By Anne Chen  |  Posted 2006-08-03 Print this article Print

GOffice GOffice currently costs 99 cents a month, but Silveroffice executives said they are still testing the idea of charging for the service and that the office suite will likely be offered for free in the near future.
For the corporate user, GOffices biggest hindrance will be its inability to import Microsoft Word documents or to export to Microsoft Word.
This means that all documents created in GOffice will need to be exported in PDF format—which is fine, unless you want to be able to make changes to the documents. GOffice officials told us that a Word import/export feature will be available soon. We could import our test Excel spreadsheet to the GOffice Spreadsheet application, but once the spreadsheet was up on our screen, we couldnt find a way to save it or to export it. Two days later, however, after we launched GOffice Spreadsheet again, the save button was present. (This highlights one of the issues with online applications—theyre ever changing.) One feature we liked was the ability to e-mail a document as an attachment to any user from within the productivity suite. The recipients of the attachments get an ad-like message stating that the documents were created in GOffice, but we felt it was a small price to pay for the functionality. We did run into reliability issues during tests. For example, we encountered a run-time error when we saved a GOffice Write document. When we tried to restart Write, the run-time error prevailed, leaving us no choice but to stop working on the document. GOffice is free (practically), and some parts of it are in beta, so its not unreasonable to expect such errors. But its not reasonable to expect a corporation to tolerate such errors. Interestingly enough, the GOffice Web site has a support line that users can call when they need help—a nice touch, but not enough for enterprise computing needs. A GOffice presentation application is in development but is not yet available in beta. Next Page: ThinkFree Office Online.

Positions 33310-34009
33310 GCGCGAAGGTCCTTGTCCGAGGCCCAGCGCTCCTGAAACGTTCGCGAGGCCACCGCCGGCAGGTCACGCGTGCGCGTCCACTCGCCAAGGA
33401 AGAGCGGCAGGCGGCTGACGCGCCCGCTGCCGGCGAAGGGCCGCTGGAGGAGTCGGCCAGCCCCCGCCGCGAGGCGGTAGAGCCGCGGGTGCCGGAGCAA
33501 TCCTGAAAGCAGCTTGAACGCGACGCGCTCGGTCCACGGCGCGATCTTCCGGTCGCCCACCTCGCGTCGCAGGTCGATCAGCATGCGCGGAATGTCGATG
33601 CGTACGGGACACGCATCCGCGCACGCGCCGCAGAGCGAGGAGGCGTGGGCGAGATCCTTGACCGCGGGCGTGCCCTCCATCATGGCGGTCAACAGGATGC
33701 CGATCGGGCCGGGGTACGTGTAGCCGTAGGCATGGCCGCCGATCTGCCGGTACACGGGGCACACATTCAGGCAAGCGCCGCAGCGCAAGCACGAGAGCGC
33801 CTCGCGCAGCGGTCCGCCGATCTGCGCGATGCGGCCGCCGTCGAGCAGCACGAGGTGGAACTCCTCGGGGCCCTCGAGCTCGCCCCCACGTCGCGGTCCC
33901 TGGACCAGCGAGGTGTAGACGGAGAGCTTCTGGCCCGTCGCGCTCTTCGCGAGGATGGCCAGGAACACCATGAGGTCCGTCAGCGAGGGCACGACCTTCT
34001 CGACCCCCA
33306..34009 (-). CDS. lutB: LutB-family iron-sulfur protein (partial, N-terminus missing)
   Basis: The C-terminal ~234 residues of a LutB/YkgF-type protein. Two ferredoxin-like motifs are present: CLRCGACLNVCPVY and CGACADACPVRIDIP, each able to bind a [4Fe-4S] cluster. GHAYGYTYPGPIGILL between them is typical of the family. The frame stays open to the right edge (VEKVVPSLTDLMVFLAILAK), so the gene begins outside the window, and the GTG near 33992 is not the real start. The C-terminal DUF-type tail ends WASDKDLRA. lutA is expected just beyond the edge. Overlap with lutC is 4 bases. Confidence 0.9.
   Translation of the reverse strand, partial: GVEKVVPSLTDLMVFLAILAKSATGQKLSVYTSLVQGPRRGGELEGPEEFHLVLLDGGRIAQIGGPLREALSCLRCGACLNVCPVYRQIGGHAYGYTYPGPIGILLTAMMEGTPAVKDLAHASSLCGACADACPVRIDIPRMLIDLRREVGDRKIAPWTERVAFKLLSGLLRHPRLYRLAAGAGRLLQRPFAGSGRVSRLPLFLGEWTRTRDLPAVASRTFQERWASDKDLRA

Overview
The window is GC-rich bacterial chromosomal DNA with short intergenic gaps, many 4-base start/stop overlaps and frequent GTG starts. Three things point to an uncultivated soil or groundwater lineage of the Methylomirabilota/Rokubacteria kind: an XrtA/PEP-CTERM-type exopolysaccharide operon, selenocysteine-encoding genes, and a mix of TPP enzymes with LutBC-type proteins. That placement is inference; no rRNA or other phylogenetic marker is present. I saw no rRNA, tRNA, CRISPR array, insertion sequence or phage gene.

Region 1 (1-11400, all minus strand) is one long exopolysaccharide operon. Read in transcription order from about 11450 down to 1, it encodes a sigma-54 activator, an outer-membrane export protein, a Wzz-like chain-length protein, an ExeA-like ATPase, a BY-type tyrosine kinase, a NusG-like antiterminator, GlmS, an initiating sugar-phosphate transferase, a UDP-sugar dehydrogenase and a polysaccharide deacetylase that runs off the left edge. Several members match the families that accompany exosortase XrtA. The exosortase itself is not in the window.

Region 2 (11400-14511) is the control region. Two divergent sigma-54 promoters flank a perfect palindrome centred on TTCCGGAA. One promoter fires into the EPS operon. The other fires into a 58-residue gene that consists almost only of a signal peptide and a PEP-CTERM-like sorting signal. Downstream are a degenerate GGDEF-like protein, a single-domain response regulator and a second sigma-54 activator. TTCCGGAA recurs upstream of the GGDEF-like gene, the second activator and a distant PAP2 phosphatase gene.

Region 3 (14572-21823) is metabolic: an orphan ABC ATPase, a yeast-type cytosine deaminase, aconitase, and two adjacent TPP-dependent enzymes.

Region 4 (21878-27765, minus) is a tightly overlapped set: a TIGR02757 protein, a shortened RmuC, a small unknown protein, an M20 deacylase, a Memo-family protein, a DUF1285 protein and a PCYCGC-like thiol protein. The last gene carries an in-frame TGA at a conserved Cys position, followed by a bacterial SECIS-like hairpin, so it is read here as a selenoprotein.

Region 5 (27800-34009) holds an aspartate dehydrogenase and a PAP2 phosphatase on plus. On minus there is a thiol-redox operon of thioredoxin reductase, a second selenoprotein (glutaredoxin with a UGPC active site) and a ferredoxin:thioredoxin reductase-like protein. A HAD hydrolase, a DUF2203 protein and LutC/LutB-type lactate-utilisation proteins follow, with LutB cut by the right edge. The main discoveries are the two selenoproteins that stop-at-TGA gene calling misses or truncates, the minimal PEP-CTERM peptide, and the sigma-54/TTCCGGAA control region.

As a senior writer for eWEEK Labs, Anne writes articles pertaining to IT professionals and the best practices for technology implementation. Anne covers the deployment issues and the business drivers related to technologies including databases, wireless, security and network operating systems. Anne joined eWeek in 1999 as a writer for eWeek's eBiz Strategies section before moving over to Labs in 2001. Prior to eWeek, she covered business and technology at the San Jose Mercury News and at the Contra Costa Times.

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